Following Oceans ’17, a first ever Ocean Technology Innovation Sprint (OTIS) will kick off Oct. 7. It’s based on the Google Ventures Sprint process that engages interdisciplinary teams to create prototype solutions to problems over five days within a three-week period.
“The Sprint process … has not been tried anywhere else in the world and is an Alaska innovation, very cutting-edge,” said Nigel Sharp, global entrepreneur in residence at the Business Enterprise Institute at the University of Alaska Anchorage.
Applicants can seek to be in a pool of 30 Alaskans to make up teams that will “go through an “iteration of a product cycle” in one of nine blue growth areas. Top prize is a trip to BlueTech Week in San Diego.
“No experience needed. Just a passion and willingness to share ideas,” says the OTIS logo.
“Hopefully it will start a movement that allows Alaska to get a foothold into the global ocean economy and show we are a base for innovation and ideas,” Sharp said.
Alaskans can apply to the Sprint at www.otis.blue through Sept. 26.
Every year vessel owners must renew documentation with the U.S. Coast Guard, providing the boat’s name, ownership, tonnage, home port and other criteria. It costs $26 — although some private providers charge three times as much.
Fishing groups are warning that is the case with an online company called U.S. Vessel Documentation.
Fisherman Norm Hughes of Haines received a letter saying he needed to renew his documentation at a website called uscgdocumentation.us, and he paid $150 for a two-year renewal. Then he learned it was a legal scam.
The outfit is sending letters to boat owners across the country, said Steve Ramp, a Coast Guard spokesman in Sitka.
“This company is making themselves look very close to an official letter from the Coast Guard when they’re not,” Ramp said. “They are not doing anything illegal. They are offering a service to the owners of documented vessels and they are performing that service.”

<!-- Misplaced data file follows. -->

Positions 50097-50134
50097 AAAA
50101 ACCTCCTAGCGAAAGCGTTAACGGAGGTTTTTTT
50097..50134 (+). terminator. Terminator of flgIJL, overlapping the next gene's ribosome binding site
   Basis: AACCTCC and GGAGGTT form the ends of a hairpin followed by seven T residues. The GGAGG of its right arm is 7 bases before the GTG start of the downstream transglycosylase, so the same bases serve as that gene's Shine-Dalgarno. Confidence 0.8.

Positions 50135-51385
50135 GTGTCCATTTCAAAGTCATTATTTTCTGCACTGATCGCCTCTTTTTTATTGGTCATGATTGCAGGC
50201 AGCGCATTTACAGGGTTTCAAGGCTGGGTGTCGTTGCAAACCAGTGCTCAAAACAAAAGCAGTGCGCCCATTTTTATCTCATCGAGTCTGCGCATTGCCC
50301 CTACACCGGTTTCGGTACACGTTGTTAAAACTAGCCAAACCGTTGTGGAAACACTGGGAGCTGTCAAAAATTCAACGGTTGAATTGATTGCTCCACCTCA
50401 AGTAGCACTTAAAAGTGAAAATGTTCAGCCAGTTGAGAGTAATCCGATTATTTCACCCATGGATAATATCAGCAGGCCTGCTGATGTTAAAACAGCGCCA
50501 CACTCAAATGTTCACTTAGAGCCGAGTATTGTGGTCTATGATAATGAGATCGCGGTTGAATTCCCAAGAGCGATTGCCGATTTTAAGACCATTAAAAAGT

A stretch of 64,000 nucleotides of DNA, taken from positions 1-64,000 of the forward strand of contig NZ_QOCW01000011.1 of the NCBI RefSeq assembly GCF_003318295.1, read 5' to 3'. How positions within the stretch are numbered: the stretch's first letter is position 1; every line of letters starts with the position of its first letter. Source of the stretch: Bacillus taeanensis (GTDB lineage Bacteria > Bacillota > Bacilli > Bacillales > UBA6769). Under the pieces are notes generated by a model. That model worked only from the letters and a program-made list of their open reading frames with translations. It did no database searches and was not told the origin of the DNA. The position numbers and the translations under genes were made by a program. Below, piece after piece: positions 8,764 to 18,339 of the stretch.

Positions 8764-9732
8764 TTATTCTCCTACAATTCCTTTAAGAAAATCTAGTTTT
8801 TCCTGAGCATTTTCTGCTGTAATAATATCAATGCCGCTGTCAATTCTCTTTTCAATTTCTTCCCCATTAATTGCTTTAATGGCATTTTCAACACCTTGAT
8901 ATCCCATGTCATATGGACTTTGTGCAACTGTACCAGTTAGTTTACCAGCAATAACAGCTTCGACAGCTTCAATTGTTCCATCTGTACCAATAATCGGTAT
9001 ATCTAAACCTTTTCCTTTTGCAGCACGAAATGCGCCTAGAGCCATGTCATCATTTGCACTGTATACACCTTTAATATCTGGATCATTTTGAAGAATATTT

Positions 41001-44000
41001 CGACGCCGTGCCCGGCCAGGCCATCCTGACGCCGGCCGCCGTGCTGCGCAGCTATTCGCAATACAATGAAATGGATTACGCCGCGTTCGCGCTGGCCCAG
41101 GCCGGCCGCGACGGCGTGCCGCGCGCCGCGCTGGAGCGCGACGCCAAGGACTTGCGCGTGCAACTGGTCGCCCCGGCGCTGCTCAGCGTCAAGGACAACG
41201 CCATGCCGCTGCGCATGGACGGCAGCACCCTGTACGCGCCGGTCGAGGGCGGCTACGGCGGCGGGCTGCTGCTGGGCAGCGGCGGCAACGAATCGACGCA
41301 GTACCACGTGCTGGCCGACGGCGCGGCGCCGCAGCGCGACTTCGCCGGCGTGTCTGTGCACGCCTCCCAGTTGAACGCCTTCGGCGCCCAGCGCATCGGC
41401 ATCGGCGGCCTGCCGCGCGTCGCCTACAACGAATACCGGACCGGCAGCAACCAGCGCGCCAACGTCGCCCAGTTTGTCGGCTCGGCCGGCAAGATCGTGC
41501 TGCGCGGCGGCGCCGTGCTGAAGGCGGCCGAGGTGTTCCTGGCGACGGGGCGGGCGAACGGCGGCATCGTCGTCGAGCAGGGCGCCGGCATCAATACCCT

U.S. Vessel Documentation spokesman Zachary Johnson called any mix-ups “regrettable.”
“We don’t have the same logos. We have a completely unique and trademarked logo. We aren’t on a government URL or anything like that,” he told KHNS radio in Haines.
Johnson said a disclaimer in small print at the bottom of the company website states that it is a private service, and it also is specified in the terms customers agree to when renewing their registration. He would not say why the company charges three times as much as the Coast Guard or reveal the number of complaints they’ve received.
“We are actively trying to get the company to change its policies to make it more transparent. These third-party companies are permitted to do this, but the issue we have is they tend to look like they are official Coast Guard website and letters,” said Charles Fort, director of consumer protection at the U.S. Boat Owners Association.
The total Bristol Bay sockeye salmon harvest this summer topped 37 million fish, the third largest in 40 years. Sockeye prices averaged $1.02 a pound, up from 76 cents last year. That pushes the preliminary sockeye value to fishermen to $209.8 million, compared to $153.2 million last season.
Laine Welch is a commercial fishing opinion columnist based in Kodiak. Reach her at email@example.com